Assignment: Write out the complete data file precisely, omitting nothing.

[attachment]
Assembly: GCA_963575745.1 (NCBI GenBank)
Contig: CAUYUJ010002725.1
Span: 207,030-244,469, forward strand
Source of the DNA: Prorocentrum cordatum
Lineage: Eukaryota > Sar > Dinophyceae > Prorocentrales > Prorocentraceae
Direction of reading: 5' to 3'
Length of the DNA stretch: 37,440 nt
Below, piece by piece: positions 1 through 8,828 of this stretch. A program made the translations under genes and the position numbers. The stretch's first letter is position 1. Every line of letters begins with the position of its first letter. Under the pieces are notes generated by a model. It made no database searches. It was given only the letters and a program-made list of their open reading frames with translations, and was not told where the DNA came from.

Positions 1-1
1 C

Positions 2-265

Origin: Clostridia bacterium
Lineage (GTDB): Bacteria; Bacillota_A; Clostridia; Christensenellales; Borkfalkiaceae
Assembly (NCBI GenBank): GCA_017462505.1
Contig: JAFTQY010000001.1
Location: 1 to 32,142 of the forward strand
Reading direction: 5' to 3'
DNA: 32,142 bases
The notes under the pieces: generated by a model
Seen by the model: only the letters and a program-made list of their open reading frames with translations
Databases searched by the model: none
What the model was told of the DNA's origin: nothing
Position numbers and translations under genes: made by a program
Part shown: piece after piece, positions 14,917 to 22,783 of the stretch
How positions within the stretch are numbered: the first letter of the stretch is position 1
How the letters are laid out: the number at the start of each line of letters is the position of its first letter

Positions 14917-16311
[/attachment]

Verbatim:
Assembly: GCA_963575745.1 (NCBI GenBank)
Contig: CAUYUJ010002725.1
Span: 207,030-244,469, forward strand
Source of the DNA: Prorocentrum cordatum
Lineage: Eukaryota > Sar > Dinophyceae > Prorocentrales > Prorocentraceae
Direction of reading: 5' to 3'
Length of the DNA stretch: 37,440 nt
Below, piece by piece: positions 1 through 8,828 of this stretch. A program made the translations under genes and the position numbers. The stretch's first letter is position 1. Every line of letters begins with the position of its first letter. Under the pieces are notes generated by a model. It made no database searches. It was given only the letters and a program-made list of their open reading frames with translations, and was not told where the DNA came from.

Positions 1-1
1 C

Positions 2-265

Origin: Clostridia bacterium
Lineage (GTDB): Bacteria; Bacillota_A; Clostridia; Christensenellales; Borkfalkiaceae
Assembly (NCBI GenBank): GCA_017462505.1
Contig: JAFTQY010000001.1
Location: 1 to 32,142 of the forward strand
Reading direction: 5' to 3'
DNA: 32,142 bases
The notes under the pieces: generated by a model
Seen by the model: only the letters and a program-made list of their open reading frames with translations
Databases searched by the model: none
What the model was told of the DNA's origin: nothing
Position numbers and translations under genes: made by a program
Part shown: piece after piece, positions 14,917 to 22,783 of the stretch
How positions within the stretch are numbered: the first letter of the stretch is position 1
How the letters are laid out: the number at the start of each line of letters is the position of its first letter

Positions 14917-16311